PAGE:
Thursday, March 3, 2016

Catching up on Comics with CGraig: Letter 44 #20-21 & 23

(2015-2016, Oni Press)

Until yesterday, the last issue I read of Letter 44 was #17.  Somehow along the way in my habitual Wednesday pick-up I wound up missing a couple issues (full disclosure: for much of the past 5 months my wife has been doing the weekly pull based on my pull list...upon which I most likely overlooked the book shipping that week).  As the pile of comics beside the bed -- read and unread -- grew, I lost track of exactly which issues I was missing, and even which issues I had actually read.  What hits home about this though, is that I didn't seem to care enough to check.

I generally like Letter 44, it's got some fun ideas, and Charles Soule hasn't yet disappointed me with his writing (though I should state that most of the books I've read which he wrote were either mini-series or prematurely cancelled)...but for all the intrigue in the story I realized in reading these last three issues that I really don't care at all about the characters...any of them.  Perhaps it's just my staccato reading habits with the book and that I've not had a chance to really invest in them, but the longer the series runs the less appealing the characters seem, and the less interested I am in them.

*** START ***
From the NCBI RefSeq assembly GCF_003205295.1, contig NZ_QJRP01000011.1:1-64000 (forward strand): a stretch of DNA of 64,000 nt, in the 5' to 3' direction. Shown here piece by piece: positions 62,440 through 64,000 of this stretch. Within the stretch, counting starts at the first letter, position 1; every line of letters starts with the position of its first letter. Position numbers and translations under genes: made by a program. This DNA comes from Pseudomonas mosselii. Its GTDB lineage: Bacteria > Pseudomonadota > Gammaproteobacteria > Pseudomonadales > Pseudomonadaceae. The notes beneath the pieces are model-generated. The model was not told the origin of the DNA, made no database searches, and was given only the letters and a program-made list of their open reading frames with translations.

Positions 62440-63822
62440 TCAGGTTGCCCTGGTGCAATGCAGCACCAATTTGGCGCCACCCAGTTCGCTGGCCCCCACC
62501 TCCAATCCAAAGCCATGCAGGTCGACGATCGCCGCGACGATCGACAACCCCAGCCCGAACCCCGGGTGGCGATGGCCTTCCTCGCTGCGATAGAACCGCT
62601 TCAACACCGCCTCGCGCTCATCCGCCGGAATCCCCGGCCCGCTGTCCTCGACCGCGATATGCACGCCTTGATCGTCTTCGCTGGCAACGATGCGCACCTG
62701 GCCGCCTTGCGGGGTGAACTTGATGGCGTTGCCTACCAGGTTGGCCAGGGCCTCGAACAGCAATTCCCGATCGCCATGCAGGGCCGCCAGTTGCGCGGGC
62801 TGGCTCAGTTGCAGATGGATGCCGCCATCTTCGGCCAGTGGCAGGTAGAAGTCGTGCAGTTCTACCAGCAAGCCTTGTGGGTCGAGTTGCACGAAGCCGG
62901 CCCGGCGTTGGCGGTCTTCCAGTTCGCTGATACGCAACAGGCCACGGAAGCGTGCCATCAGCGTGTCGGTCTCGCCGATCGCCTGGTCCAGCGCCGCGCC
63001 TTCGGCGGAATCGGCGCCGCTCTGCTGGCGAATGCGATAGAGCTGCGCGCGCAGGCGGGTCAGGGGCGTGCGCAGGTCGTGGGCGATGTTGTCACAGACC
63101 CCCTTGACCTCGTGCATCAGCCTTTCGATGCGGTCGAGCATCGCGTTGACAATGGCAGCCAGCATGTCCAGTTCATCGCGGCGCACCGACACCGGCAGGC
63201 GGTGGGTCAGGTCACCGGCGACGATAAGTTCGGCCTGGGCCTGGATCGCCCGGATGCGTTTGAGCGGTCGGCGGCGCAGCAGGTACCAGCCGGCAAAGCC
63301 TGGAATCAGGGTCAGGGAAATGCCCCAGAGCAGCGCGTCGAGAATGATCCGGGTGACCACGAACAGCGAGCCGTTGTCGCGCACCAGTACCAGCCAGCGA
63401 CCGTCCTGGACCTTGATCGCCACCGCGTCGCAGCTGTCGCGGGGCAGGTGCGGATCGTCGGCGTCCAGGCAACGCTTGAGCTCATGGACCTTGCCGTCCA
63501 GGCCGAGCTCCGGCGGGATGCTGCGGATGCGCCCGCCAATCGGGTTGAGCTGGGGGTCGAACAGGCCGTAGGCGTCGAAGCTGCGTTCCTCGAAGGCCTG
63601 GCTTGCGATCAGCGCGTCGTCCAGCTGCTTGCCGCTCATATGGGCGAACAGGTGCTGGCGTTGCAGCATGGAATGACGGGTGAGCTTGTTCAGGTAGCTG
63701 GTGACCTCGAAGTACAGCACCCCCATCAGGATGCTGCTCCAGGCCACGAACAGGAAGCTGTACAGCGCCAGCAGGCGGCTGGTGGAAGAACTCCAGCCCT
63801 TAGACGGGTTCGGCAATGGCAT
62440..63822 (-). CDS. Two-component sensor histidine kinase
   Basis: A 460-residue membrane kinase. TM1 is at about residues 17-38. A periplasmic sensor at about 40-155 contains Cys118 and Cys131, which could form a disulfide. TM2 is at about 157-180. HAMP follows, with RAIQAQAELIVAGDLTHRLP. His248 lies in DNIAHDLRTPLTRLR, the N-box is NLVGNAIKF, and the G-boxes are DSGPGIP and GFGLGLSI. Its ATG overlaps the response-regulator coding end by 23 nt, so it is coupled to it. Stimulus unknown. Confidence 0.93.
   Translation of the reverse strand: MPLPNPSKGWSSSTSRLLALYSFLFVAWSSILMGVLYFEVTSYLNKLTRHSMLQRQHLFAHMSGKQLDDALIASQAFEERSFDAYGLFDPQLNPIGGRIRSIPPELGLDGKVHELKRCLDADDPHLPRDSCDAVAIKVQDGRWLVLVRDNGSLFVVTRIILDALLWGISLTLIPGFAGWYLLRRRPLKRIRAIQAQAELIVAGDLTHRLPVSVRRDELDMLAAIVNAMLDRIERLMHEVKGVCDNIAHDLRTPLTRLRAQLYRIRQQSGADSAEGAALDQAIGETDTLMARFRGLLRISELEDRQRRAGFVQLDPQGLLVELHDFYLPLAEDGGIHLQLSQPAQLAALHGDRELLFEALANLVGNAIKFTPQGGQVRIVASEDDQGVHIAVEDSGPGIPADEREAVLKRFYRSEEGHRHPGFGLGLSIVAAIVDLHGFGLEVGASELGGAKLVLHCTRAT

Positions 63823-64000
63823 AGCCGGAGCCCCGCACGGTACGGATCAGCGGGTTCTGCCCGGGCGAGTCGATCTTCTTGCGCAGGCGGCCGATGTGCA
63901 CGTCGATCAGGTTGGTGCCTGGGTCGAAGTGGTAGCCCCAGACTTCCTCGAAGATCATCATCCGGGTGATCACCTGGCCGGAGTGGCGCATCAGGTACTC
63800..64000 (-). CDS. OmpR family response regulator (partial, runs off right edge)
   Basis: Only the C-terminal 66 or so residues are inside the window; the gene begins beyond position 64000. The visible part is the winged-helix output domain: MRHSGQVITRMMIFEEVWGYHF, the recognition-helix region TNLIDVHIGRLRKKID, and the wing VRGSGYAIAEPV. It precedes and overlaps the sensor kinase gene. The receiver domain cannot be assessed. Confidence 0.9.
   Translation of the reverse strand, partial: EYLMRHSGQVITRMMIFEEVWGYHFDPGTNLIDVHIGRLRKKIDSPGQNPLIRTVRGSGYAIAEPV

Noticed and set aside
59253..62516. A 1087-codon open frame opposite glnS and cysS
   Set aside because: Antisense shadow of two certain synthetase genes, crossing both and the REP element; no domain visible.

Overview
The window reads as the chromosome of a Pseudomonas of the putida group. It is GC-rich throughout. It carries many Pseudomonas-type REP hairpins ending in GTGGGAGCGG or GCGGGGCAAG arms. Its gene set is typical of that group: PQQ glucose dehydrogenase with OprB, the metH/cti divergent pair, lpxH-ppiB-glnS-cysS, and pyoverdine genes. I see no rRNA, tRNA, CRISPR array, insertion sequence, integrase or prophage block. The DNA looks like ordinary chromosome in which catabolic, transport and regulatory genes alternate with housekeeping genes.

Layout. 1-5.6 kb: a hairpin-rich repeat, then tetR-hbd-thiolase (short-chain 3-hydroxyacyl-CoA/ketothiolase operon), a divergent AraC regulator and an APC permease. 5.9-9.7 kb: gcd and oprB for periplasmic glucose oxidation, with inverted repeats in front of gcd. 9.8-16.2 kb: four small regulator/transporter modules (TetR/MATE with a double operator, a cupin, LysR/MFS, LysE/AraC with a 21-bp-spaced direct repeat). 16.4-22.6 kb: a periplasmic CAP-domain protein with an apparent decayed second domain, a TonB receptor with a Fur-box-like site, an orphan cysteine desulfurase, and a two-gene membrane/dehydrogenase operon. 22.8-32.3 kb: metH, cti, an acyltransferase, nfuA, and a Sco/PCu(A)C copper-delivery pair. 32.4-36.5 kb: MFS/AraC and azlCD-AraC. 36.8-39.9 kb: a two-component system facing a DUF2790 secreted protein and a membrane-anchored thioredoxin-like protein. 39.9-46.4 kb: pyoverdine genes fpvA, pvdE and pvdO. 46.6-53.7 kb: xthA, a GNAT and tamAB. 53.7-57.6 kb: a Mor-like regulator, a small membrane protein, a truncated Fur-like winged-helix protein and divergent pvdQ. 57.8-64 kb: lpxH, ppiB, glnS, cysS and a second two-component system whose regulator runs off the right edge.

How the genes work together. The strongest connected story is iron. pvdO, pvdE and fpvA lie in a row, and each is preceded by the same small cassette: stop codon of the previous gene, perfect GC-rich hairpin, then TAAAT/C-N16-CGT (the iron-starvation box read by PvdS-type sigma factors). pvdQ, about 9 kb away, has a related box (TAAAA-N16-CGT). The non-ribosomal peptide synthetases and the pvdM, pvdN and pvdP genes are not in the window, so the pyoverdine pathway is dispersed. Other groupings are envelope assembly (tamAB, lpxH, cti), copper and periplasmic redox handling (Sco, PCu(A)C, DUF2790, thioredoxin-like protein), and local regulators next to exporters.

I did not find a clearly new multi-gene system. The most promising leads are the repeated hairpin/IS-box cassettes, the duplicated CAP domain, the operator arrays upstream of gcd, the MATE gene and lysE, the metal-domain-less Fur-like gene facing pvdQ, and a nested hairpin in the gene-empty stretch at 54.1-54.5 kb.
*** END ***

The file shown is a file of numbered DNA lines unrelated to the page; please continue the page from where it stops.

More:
I've been wrestling with Alberto Jiménez Alburquerque's art from the beginning.  A website with a free preview of issue one some time ago had many comments from people were complaining about Alburquerque's art, calling it terrible.  I just assumed they were reacting to his character designs, which is clearly his style.  I don't like harshly criticizing someone's art when it's clearly their style, that doesn't appeal to me not their storytelling aptitude, but I've been finding his figures and their emoting to be overblown and hyper exaggerated to the detriment of the book.  His characters aren't badly designed, but they are bad actors, melodramatic to a fault.

Ryan Kelly subs in on art for issue 21, which is a flashback issue delving into the pasts of some of those characters I really don't care about.  Kelly adapts his style in small ways to try and match Alburquerque's, and it's almost a seamless transition (Dan Jackson's glossy colours provide even more consistency) save for the fact that Kelly's characters move and react much more naturalistically.

I still have that urge, the "what happens next" urge.  Soule does a great job at propulsive storytelling.  Issue 23 leaves President Blades with the task of selecting 666 survivors of the destruction of Earth, and clearly former President Bush...err Carroll will make sure he is in that group (or manipulates control of it).  Perhaps I'll go digital on this...I don't think I need to keep it around.

she's the real Sarah Wayne Callies of the piece

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